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solitary Sentiment, whose Hope, more strong than Death, would descend to the Tomb, mingle with the Ashes, and share the Sepulchre of departed affection,-Nor will you be divided the Poet, and the Moralist, while they contemplate the secluded Hero, will perpetuate the Charm that gladdened, and the Virtue that rewarded every effort of a mind,which, commanding victory, and obtaining glory, could controul with temperance, and possess with moderation ; and which, at the dangerous summit of popular applause, was neither dazled by elevation, nor diminished by distance.
To you, the first mourner of a bereaved People, the melancholy consolation will remain, that a whole nation venerates your Virtues, and partakes your afflictions-Indeed every part of the civilized Earth will commemorate that excellence which
cannot die—that MORTAL, who, born for the human race, crowned with its highest Homage, and graced with its best Exaltation, still instructs, and inspires, by the words of Wisdom, falling from the lips of IMMORTAL
WITH Sympathy,sacred and devoted, with respect, veneration and gratitude, we remain, Madam, your obedient humble servants,
BOSTON, MARCH, 1800.
THE compilers of this volume think proper to declare, that, in collecting the papers and materials which constitute its contents, they have used only those which the sainted WASHINGTON wrote, when it was in his great and wise mind to instruct, direct, and admonish his countrymen: they conceive that to have departed from this rule might have led them to matter, sufficiently abundant, to fill many volumes, and not so immediately connected with the public expectation. In this volume will be found all those great truths, and virtuous recommendations, which, if cherished and practised, must lead this nation to prosperity, happiness, and glory: the author of the biographical outline of General WASHINGTON, which forms a part of this work, is evidently indebted, for his dates, to the valuable publications of the rev. Dr. MORSE, MISS HANNAH ADAMS, and some european prints.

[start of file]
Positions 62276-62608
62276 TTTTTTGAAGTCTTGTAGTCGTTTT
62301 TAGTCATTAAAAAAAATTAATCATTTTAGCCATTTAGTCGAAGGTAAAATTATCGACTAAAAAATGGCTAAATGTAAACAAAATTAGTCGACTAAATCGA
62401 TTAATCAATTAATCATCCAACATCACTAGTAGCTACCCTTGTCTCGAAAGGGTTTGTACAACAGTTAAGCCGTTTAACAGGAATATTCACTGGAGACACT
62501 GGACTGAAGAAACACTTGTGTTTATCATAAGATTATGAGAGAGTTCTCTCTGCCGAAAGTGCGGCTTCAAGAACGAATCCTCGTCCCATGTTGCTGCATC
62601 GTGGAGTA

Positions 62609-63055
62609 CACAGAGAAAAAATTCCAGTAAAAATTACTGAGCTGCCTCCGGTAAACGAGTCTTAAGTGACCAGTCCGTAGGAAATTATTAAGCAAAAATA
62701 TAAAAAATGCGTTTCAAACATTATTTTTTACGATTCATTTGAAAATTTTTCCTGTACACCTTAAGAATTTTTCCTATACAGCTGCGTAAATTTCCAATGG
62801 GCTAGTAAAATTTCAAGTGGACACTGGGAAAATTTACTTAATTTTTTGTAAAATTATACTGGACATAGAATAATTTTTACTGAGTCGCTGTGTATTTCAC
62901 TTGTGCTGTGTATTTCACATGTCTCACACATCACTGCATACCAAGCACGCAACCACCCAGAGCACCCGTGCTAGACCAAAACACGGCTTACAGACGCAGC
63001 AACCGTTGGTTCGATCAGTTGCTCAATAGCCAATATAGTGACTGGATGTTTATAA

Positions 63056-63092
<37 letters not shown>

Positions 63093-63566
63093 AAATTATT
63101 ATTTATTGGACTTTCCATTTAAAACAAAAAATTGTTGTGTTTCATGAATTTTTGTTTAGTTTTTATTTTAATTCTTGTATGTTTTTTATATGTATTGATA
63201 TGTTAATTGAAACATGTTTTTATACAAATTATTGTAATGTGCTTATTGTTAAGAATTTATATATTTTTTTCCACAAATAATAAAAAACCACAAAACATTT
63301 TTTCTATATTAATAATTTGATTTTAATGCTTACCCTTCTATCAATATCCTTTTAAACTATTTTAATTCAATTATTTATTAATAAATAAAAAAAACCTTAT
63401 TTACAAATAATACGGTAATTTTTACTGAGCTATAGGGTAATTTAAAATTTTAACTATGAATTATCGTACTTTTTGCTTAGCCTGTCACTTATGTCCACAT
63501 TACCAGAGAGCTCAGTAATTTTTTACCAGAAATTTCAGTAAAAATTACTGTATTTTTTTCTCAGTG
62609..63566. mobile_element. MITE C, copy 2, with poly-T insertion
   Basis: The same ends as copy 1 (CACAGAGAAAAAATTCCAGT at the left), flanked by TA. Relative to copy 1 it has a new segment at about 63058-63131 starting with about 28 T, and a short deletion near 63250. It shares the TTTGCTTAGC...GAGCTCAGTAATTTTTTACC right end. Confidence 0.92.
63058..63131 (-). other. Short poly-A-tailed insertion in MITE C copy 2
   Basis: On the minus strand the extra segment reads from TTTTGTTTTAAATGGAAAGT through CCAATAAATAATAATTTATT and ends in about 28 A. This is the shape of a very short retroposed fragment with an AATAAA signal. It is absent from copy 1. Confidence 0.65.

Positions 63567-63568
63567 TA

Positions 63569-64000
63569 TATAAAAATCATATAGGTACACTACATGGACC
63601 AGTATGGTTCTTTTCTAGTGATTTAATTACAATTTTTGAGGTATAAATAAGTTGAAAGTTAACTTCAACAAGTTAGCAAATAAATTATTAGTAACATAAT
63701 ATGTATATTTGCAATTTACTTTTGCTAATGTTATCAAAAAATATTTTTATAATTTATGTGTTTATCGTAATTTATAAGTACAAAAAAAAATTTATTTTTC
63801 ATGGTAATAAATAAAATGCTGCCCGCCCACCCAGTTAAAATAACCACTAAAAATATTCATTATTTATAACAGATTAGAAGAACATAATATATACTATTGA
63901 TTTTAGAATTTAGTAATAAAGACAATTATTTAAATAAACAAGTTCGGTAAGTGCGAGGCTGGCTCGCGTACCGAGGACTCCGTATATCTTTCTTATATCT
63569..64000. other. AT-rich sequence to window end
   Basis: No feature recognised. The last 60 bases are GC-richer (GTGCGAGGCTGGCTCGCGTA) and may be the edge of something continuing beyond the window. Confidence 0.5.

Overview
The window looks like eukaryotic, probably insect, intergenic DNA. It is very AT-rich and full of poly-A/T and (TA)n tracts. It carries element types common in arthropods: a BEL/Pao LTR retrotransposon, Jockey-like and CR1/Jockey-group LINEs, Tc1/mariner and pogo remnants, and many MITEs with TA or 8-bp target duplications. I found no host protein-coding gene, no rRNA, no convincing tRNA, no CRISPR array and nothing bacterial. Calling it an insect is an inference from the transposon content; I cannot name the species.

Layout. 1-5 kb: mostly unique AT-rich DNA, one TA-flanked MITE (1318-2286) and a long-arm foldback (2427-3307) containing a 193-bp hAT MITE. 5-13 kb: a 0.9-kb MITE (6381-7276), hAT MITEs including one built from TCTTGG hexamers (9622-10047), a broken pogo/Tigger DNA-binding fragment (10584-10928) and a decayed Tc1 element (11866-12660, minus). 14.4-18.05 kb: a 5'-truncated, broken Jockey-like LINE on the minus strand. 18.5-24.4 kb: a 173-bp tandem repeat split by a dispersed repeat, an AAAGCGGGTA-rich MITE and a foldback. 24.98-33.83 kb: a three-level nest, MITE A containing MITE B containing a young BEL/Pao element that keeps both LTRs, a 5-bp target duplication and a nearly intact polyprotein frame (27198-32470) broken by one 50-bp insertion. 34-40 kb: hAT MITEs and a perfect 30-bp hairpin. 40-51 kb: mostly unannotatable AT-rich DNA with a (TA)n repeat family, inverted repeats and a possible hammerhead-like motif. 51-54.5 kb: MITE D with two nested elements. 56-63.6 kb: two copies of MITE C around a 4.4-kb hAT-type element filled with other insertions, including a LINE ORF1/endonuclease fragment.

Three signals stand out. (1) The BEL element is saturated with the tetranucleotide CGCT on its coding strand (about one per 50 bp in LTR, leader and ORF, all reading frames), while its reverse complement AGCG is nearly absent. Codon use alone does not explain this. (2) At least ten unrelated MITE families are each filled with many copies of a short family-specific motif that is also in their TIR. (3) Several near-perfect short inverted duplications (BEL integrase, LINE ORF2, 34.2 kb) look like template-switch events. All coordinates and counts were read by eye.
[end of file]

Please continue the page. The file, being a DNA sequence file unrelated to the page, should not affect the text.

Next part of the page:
THE original proposal for publishing this work, promised The Prefident's letter of condolence to Mrs. WASHINGTON; but this could not be obtained-we are, however, authorised in saying, that his message to Congress, communicating that virtuous lady's answer, contains the spirit of it.
Boston, March 1800.
Gen. Washington's appointment to the command
His order on the cessation of hostilities
The address of Congress on the acknowledgment
of his eminent services
His farewel address to the army
His address to Congress on resigning his military
His inaugural speech to Congress, in 1789
His valedictory address to his fellow citizens
His letter to President Adams, on accepting the
command of the American army, in 1798
Gen. Marshall's address to the speaker of the
house of representatives, on the report of the
The president's message to Congress, enclosing
Col. Lear's letter, announcing the death of
Gen. Marshall's second address to Congress
Resolutions of Congress respecting the manner of
paying suitable honours to the memory of Gen.
Address of condolence from the house of re-
Biographical outline of Gen. Washington
Anonymous address to the American army, in
Gen. Washington's address to the army in answer